24 June 2013

Lawson and Luther on the Preacher's Study of Scripture

As Luther was committed to studying the Scriptures, so must all be who preach God’s Word. Each one who steps into the pulpit must be in humble submission to the lordship of Christ. In this lowly posture, he must engage in much Scripture reading, practice a literal interpretation, and make use of the original languages in the study of the text. Further, he must be in complete dependence on the Spirit of God to illumine his understanding of Scripture. Each one of these components is essential for grasping the true meaning of God’s Word.

It is the God-given duty of each preacher to proclaim what he has come to understand in his study. Luther wrote, “He communicates to others whatever good God has given him and in this way helps to explain the Scriptures.” Each man that stands before an open Bible in public must first meet with God in secret as he pores over the biblical text. When he faces his congregation, he declares what he has privately discovered in the Scriptures.

Luther testified of God’s Word, “It is a well of such a kind that the more one draws and drinks from it, the more one thirsts for it.” This shows that Luther was such a prolific preacher because he was such a prolific student of sacred Scripture. Only as the preacher is saturated with biblical truth can he effectively minister the Word to others. In other words, he must preach the Scriptures out of the abundance of his own heart. Like Luther, the more he learns, the more he will desire to learn.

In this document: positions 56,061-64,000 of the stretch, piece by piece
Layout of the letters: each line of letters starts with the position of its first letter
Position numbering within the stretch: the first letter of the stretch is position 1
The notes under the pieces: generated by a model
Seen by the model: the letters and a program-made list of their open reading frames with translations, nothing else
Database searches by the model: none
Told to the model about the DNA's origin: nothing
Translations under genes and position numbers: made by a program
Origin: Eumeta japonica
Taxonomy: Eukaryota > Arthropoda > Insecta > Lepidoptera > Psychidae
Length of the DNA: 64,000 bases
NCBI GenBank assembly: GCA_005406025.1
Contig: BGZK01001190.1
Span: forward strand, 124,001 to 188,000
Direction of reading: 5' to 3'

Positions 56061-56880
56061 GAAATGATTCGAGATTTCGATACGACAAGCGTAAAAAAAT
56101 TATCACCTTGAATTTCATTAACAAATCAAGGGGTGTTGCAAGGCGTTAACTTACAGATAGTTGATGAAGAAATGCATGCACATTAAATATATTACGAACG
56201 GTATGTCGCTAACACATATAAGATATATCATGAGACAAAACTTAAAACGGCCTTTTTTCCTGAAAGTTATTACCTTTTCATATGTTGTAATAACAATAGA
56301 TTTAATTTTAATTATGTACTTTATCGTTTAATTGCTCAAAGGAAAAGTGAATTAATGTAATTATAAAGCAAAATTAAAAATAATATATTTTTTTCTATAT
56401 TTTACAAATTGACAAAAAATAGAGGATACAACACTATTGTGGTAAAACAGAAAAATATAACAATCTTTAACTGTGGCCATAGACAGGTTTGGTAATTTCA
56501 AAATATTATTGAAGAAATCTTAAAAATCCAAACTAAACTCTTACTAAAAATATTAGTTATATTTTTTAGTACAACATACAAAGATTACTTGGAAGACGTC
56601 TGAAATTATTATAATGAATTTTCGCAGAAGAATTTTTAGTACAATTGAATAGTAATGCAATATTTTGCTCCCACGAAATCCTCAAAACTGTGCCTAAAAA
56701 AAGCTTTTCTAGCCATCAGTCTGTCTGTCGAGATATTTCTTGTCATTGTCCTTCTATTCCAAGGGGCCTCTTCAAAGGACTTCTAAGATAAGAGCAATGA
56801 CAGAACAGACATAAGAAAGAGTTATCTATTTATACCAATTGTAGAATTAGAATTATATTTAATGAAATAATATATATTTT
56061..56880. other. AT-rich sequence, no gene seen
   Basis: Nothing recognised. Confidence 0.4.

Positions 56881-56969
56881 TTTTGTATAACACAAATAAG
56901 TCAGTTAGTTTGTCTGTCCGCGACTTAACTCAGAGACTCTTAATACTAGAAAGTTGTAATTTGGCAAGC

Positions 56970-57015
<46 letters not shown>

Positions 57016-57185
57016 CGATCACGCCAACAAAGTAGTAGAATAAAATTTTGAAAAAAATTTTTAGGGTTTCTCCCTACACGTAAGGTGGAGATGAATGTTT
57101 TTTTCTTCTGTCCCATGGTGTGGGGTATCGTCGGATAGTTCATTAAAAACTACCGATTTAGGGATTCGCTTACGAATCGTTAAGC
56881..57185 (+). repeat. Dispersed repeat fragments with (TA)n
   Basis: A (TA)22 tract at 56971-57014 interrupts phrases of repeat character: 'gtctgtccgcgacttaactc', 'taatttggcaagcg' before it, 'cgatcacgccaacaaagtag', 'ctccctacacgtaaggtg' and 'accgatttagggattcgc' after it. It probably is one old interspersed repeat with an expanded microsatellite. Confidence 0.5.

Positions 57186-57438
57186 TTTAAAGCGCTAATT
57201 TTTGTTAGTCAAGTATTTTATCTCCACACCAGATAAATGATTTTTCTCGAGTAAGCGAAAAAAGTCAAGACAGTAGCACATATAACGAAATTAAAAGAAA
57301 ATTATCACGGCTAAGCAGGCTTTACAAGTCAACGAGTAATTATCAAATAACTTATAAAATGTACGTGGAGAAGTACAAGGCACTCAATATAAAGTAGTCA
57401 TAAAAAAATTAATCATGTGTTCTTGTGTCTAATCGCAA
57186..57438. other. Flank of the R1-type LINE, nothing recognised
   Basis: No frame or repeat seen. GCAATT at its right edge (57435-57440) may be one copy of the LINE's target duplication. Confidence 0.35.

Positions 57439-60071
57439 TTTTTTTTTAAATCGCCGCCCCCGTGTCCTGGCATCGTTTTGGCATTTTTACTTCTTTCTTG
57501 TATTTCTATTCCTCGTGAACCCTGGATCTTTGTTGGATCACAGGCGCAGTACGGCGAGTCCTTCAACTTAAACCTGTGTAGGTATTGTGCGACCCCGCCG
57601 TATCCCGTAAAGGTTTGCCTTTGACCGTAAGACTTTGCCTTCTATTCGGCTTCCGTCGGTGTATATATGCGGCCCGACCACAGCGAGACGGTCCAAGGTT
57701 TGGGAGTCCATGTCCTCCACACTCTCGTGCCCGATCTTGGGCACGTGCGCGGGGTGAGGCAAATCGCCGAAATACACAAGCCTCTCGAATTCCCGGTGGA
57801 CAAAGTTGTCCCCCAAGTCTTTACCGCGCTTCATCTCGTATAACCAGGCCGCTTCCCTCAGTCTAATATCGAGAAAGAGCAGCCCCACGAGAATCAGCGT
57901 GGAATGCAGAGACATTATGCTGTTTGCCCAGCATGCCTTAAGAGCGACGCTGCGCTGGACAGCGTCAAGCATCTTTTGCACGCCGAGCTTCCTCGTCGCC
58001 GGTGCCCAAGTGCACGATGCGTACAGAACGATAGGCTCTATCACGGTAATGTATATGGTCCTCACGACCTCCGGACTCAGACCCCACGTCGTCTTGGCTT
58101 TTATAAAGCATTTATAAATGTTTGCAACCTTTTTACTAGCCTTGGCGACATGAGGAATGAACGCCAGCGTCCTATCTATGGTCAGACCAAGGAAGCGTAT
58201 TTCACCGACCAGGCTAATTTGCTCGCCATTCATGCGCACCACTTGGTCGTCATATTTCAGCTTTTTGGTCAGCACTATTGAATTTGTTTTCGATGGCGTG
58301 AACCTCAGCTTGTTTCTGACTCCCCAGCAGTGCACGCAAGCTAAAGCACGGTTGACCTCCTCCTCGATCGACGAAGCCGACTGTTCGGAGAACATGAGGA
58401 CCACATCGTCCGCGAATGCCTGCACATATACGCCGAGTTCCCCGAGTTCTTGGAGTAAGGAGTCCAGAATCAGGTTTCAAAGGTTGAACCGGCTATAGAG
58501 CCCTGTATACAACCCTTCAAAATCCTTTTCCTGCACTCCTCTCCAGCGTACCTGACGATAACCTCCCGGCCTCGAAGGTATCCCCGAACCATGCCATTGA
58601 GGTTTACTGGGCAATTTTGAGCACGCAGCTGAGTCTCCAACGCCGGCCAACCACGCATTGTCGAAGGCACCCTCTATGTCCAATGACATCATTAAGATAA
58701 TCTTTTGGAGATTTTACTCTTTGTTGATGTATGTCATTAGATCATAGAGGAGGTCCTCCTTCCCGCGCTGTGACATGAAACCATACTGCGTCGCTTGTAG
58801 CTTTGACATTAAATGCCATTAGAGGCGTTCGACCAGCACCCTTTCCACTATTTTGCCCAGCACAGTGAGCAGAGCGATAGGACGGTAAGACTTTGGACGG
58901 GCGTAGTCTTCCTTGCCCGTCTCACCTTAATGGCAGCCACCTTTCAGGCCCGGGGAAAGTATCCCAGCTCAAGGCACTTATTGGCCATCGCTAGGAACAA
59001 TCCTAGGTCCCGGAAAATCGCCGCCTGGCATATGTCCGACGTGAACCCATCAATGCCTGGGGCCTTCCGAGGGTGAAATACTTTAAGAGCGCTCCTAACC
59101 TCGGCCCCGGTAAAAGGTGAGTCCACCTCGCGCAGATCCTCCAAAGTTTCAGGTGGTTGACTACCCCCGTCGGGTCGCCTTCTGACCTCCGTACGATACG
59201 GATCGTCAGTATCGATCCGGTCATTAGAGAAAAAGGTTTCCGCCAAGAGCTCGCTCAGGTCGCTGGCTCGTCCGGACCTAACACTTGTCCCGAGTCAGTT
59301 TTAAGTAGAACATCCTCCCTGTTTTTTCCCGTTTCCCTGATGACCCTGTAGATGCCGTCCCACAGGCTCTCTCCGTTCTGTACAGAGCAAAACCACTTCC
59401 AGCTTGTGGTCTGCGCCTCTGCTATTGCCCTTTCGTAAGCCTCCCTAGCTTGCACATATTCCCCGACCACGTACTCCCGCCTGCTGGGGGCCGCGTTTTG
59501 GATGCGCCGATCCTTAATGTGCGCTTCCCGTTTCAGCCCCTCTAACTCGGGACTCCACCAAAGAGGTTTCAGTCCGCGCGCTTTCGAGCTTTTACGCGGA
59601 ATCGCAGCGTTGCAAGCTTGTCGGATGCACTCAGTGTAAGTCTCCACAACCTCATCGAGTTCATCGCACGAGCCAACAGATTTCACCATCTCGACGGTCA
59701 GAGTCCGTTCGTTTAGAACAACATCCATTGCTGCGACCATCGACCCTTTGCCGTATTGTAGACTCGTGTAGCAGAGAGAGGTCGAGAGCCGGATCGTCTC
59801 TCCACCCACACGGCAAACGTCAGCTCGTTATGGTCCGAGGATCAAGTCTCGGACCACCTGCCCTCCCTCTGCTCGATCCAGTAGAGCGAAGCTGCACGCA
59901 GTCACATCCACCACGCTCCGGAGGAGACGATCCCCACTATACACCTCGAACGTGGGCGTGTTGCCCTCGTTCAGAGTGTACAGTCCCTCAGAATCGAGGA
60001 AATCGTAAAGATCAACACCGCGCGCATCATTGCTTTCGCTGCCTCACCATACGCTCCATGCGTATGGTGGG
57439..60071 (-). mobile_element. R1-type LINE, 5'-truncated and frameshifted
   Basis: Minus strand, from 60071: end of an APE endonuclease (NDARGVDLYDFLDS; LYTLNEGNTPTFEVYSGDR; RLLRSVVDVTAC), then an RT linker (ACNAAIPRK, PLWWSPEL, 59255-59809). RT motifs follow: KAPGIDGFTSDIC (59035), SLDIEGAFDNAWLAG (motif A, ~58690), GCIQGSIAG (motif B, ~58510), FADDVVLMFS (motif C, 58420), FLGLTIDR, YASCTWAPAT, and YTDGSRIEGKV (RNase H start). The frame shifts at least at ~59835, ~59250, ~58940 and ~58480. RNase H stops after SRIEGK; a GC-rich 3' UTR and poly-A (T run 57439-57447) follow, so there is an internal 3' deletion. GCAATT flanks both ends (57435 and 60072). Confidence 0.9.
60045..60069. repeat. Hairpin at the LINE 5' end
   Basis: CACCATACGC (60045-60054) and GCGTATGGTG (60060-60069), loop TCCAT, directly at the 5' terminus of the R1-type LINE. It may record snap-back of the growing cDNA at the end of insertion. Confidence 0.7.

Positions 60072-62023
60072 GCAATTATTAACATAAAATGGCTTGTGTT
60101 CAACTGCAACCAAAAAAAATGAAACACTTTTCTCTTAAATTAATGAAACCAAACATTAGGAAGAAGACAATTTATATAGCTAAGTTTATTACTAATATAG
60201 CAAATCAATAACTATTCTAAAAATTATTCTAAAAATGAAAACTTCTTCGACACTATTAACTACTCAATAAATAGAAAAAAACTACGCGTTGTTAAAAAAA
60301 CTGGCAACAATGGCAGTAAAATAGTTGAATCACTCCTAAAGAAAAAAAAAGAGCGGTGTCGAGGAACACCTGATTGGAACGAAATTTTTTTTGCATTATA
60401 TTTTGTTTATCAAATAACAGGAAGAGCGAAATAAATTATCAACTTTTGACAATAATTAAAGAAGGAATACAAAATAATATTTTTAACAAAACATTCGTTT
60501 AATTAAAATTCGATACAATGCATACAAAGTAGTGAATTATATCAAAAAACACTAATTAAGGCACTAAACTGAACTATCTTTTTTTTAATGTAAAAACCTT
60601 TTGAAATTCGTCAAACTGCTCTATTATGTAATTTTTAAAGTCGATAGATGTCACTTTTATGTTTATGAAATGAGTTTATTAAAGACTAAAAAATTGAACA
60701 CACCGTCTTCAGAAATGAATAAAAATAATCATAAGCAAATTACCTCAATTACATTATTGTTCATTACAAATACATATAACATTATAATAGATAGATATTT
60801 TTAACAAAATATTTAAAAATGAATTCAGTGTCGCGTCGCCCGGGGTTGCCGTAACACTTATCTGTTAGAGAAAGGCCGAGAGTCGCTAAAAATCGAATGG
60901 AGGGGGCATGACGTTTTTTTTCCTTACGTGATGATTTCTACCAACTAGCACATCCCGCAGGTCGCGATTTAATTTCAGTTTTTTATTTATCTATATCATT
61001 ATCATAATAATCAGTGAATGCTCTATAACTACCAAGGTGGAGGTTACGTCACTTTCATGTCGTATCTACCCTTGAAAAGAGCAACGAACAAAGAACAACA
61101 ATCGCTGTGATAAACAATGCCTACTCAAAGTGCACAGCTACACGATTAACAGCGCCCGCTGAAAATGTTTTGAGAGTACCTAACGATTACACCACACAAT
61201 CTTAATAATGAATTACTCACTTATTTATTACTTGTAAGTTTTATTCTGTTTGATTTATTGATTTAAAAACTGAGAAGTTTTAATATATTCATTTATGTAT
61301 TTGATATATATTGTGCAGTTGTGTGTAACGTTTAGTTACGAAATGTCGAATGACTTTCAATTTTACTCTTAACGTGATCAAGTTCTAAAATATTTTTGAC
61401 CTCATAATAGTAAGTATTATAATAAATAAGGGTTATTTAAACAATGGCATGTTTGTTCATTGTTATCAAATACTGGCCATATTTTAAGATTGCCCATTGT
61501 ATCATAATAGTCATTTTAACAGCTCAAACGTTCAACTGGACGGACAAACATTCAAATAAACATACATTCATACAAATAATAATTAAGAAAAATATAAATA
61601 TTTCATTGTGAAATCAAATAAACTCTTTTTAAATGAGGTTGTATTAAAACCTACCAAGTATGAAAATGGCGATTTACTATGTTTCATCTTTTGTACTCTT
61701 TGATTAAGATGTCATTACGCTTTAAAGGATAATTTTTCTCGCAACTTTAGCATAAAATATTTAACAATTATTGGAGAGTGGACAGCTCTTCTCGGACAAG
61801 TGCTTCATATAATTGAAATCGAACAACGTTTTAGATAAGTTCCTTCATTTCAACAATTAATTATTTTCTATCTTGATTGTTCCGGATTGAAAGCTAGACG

As it was for Luther, so it must be for each preacher. He must have a relentless drive to plunge deeper into the Word. Then, he must hold forth the precious jewels that he has discovered in the biblical text. It should be his joy to showcase before the watching eyes of his congregation the gems of God’s sovereign grace.

– Steven J. Lawson, The Heroic Boldness of Martin Luther, (Orlando: Reformation Trust, 2013), 58–59.

Further Reading
A True Christian Loves the Word of God
Guest Post: Bible Study in a Morgue?
A Better Sacrifice, an Eternal Redemption

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